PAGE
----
Q: Why didn't my amaryllis bloom? I kept it growing all year and sort of dried it out in the fall. It is growing leaves but not flowers.
A: Be patient. It may still send up a flower stalk. An amaryllis purchased as a bulb has had its roots cut off. When the bulb is stored to rest with its roots attached, often several leaves will grow before it flowers.
However, the bulb has to be really dry, not sort of. It comes from a two season climate — wet and dry. Growers must mimic the dry season so that the bulb can rest and make new flowers. If yours does not bloom within the next month, try this system next year:
After growing the amaryllis in a sunny window until August, stop watering it. I stop gradually, over a couple of weeks, but I am not sure that a sudden halt would not work as well. By September the leaves will be dying, one at a time. Remove them as they die. When all are dead, store the bulb, still in its pot, in a cool, dark place which does not freeze. Leave the pot for eight weeks or more. No matter how sorry you feel for the poor, dry bulb, do not water it.
By then Christmas time will be approaching. Bring the amaryllis into the house, knock off any loose dirt from around the roots and replace it with compost or fresh potting soil. Put the pot where the amaryllis lived before and begin to water it. If it does not bloom, it is a poor quality bulb that should be recycled.
One note: a few amaryllis species keep their leaves through the dry season. If the leaves on your plant go limp but stay green, you need not cut them off. They will revive after the rest and repotting.
Q: My amaryllis has finished blooming, but it is making little green shoots around the edge of the bulb. What are they? What should I do with them?
A: Some amaryllis species make new plants from seeds. Some grow new shoots instead, and that is what you are seeing. Do you want more amaryllis of the same color, for yourself or to give away? If so, let one or more of the shoots grow. Next year when you repot the big bulb, little bulbs at its circumference will be big enough to separate. Break or cut them off and put each in its own two- or three-inch pot, remembering that amaryllis roots always like their quarters to be a tight fit. Treat a little bulb like the parent plant, but do not expect it to grow big enough to bloom for at least two more years.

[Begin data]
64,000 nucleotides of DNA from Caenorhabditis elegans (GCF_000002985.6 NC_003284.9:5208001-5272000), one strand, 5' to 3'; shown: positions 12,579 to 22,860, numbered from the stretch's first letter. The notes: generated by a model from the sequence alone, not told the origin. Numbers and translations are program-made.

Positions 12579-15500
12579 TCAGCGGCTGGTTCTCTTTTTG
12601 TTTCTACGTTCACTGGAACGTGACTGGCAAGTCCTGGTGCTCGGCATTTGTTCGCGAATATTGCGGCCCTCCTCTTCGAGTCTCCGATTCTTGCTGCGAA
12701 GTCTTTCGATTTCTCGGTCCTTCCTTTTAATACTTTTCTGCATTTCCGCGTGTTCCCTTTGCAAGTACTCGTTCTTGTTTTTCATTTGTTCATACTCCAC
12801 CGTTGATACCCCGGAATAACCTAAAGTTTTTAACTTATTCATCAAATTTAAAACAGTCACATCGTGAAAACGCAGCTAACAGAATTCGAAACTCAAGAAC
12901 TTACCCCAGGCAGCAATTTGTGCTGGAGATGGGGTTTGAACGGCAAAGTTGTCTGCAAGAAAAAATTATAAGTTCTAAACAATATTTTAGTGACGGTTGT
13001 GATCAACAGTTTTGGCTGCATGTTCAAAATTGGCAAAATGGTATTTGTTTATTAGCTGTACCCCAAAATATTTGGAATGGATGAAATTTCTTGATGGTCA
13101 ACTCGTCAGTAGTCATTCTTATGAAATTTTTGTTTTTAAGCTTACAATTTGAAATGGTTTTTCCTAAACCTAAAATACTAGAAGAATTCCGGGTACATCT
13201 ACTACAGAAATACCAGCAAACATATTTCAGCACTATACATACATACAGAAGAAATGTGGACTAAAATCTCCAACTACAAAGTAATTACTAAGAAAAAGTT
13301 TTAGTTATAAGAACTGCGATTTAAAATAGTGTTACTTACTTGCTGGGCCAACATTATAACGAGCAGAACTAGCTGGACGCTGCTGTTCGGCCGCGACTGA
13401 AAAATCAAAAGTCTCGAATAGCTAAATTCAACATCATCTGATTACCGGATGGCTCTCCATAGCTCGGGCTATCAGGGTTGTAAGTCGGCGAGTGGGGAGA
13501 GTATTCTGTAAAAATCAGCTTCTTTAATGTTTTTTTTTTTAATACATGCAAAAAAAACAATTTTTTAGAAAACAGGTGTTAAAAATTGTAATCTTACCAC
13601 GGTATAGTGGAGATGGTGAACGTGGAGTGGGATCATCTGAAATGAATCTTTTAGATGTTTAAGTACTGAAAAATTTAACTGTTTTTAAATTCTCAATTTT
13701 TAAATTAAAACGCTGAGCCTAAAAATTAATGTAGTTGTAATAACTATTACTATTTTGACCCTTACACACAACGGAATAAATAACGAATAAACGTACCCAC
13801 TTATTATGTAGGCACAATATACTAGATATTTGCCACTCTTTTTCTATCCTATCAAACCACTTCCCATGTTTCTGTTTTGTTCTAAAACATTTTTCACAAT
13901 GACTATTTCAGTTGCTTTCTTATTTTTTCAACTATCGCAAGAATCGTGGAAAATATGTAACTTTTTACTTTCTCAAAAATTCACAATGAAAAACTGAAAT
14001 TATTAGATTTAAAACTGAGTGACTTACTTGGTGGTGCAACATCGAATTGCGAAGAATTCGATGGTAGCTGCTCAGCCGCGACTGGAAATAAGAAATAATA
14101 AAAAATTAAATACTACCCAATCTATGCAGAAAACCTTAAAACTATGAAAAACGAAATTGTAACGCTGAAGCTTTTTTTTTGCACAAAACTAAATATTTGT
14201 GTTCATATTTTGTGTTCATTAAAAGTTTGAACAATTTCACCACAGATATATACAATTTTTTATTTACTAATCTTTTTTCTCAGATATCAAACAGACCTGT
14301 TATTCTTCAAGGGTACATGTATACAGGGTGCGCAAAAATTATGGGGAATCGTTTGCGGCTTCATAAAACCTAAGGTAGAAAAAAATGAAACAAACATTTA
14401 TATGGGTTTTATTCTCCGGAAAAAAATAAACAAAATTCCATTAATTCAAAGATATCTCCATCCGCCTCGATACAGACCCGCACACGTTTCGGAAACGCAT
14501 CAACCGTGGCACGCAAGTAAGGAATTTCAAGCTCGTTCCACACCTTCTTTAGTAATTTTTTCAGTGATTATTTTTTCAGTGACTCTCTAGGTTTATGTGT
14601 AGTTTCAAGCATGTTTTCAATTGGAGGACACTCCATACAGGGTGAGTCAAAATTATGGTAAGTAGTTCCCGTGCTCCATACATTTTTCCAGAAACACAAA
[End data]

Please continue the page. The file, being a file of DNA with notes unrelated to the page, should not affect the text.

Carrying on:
If you do not want to go into the amaryllis nursery business, simply reach down along the side of the bulb and break or cut off the shoots. That will let the big bulb put all its energy into next year's flowers. Do not be surprised if more shoots appear in the future; keep on removing them. Even if you decide to grow a new plant, I recommend removing most of the shoots so that the plant can concentrate its energy on the best one.
Master gardener Molly Hackett, whose motto is “Never trust a gardener with clean fingernails,” welcomes your questions. Send them to 1384 Meridian Road, Victor, MT 59875; call 961-4614; or email email@example.com. Please include a garden-related subject line in emails. Hackett writes a twice-monthly Dirty Fingernails opinion piece for the Missoulian.